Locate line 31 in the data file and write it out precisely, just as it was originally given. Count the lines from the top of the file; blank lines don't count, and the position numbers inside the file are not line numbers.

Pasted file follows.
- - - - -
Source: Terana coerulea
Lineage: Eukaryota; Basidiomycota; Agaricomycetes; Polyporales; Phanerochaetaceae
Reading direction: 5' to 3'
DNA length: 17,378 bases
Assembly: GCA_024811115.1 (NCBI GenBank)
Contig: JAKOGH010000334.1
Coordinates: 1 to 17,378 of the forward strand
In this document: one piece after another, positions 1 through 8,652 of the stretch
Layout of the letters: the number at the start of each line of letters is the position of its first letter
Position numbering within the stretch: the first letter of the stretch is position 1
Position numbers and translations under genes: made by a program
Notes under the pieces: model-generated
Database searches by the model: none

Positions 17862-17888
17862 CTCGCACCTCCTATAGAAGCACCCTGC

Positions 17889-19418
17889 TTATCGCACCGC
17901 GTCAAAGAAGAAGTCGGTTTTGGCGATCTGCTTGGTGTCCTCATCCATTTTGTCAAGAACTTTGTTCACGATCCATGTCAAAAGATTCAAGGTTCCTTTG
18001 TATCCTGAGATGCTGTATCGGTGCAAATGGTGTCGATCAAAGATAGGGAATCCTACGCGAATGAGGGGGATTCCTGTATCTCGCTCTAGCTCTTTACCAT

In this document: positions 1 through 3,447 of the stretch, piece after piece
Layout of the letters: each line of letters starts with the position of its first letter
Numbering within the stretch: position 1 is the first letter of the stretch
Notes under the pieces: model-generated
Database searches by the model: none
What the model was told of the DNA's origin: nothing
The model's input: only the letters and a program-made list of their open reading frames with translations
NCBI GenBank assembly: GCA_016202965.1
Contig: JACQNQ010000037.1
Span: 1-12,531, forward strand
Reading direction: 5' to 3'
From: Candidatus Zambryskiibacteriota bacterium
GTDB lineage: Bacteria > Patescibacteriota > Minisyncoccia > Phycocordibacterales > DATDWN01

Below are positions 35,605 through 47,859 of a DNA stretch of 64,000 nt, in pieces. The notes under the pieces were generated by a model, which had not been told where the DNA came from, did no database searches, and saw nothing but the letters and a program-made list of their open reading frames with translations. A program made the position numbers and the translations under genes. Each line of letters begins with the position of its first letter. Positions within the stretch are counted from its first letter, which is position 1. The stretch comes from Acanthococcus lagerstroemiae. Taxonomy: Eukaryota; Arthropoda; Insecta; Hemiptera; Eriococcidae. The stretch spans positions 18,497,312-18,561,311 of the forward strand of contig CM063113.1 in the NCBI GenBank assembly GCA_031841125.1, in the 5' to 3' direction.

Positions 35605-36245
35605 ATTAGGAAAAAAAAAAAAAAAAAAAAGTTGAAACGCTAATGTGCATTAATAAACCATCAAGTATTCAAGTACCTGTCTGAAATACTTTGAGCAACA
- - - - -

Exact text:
From: Candidatus Zambryskiibacteriota bacterium